...investments? For example, were you primarily focused on this kind of two moonth window, making sure you had what you needed to launch this hybrid fall successfully, or were you also trying to think about what your classroom needs might be five years from now? Eric, very good question. Obviously we were. We were thinking about how do we deliver the technology for the faculty and students in the false semester. But you know, as you know, technology changes with the breeze. So we've been using I go three hundred and sixty for ten years. That have served US really well until the panoramic cameras, whether it's zoom or teams like Dr Kern mentioned, or any other tool that comes along. We tried to select sort of device or software agnostic hardware that would would allow us to use it with whatever new technology came along. I also want to point out that Cathy's team supplied personal wi fi spots, my figs, to students and the faculty and we weren't sure when we began meeting in emergency operations. We weren't sure how many people might need something like that. But but that was really interesting for us to see that the demands for better internet once we went remote absolutely and we started a program last fall that every new, first time freshman receives an IPAD that that they can keep through their career at the inverse of Kentucky and this was a second year to do that. But it's that, as Dr Kern mentioned, when we went after spring break in the in the spring at when we went to remote. We're in Kentucky, the the Internet capabilities aren't great. You know, we don't want to send people to parking lots to do their homework or to take their class so an investment was made in the my fis, the hot spots that people could borrow to use for their class work. We also try to have some some equipment for faculty or instructors who might need that as well to borrow that...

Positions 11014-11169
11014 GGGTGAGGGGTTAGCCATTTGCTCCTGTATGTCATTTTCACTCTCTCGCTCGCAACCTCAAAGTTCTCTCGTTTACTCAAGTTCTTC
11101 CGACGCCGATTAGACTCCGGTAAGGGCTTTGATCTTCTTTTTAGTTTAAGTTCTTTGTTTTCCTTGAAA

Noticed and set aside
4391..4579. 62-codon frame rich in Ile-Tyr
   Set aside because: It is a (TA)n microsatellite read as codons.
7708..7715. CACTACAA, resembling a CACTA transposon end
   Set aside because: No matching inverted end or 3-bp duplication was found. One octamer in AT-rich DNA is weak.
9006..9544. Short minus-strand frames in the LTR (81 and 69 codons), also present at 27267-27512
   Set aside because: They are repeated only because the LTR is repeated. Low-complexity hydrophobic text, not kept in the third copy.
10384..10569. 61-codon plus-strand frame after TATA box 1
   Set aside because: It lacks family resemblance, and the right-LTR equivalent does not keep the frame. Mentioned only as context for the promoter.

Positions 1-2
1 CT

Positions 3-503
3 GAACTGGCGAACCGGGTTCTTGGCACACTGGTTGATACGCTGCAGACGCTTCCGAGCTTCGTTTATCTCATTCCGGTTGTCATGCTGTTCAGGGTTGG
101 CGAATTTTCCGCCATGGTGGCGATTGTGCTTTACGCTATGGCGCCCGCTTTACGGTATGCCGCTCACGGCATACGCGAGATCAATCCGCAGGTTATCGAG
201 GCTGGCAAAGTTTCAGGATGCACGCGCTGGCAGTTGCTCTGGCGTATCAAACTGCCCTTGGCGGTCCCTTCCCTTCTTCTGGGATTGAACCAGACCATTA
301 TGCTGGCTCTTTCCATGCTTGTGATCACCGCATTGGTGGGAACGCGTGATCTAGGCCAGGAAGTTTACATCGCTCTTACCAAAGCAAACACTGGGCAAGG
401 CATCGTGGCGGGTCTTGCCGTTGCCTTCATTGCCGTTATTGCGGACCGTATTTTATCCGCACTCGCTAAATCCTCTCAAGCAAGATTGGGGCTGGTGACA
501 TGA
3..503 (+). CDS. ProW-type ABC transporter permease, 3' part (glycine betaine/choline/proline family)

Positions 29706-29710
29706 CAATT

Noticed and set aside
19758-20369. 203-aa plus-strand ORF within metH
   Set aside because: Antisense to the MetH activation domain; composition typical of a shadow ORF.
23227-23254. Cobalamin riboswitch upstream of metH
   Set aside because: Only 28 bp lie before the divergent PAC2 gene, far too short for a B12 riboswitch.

...as the as the time went along. I wanted to also add to what Dr Kern said. The partnership that that we have with Dr Kern's organization is incredible. I don't think we could do our job without getting their input. I mean they had their fingers on the pulse of the faculty and what they need in the students and what they need because they're very active and they actually created and support a wonderful website, teach anywhere, dot U Kiddu, which is just jam pack full of wonderful information for a faculty or anyone who's interested that wants to go look at it. But her staff has just been, you know, they've been really the the cornerstone to making the successful. That's so generous of you, Cathy. Thank you and I can't believe I didn't think to mention the teaching your website and the learn anywhere website that we created with the help of our marketing unit. Those are great resources and we found that, you know, thousands of thousands of people from around the country have used that teach anywhere website and one of my favorite things on the learn anywhere website is we had students who were tutors. This summer make a series of life hack videos, and so they're showing in these videos the kind of technology tools that they use for time management and to keep on top of their studies, and they're really priceless resources. In fact, I thought, God, if I had been as organized as as these young people. Yeah, so the learn anywhere, they learn anywhere. That UK out of you too is just wonderful for our student but you know, if you get a chance, if your listeners get a chance to go take a look at what was created there, like Dr Kurn said, with first half in our wonderful marketing department here at the university. Yeah, wonderful. And, Dr Kern, what's next on the list in terms of what you've seen is a new need that you might not have seen five months ago, or even broader than that.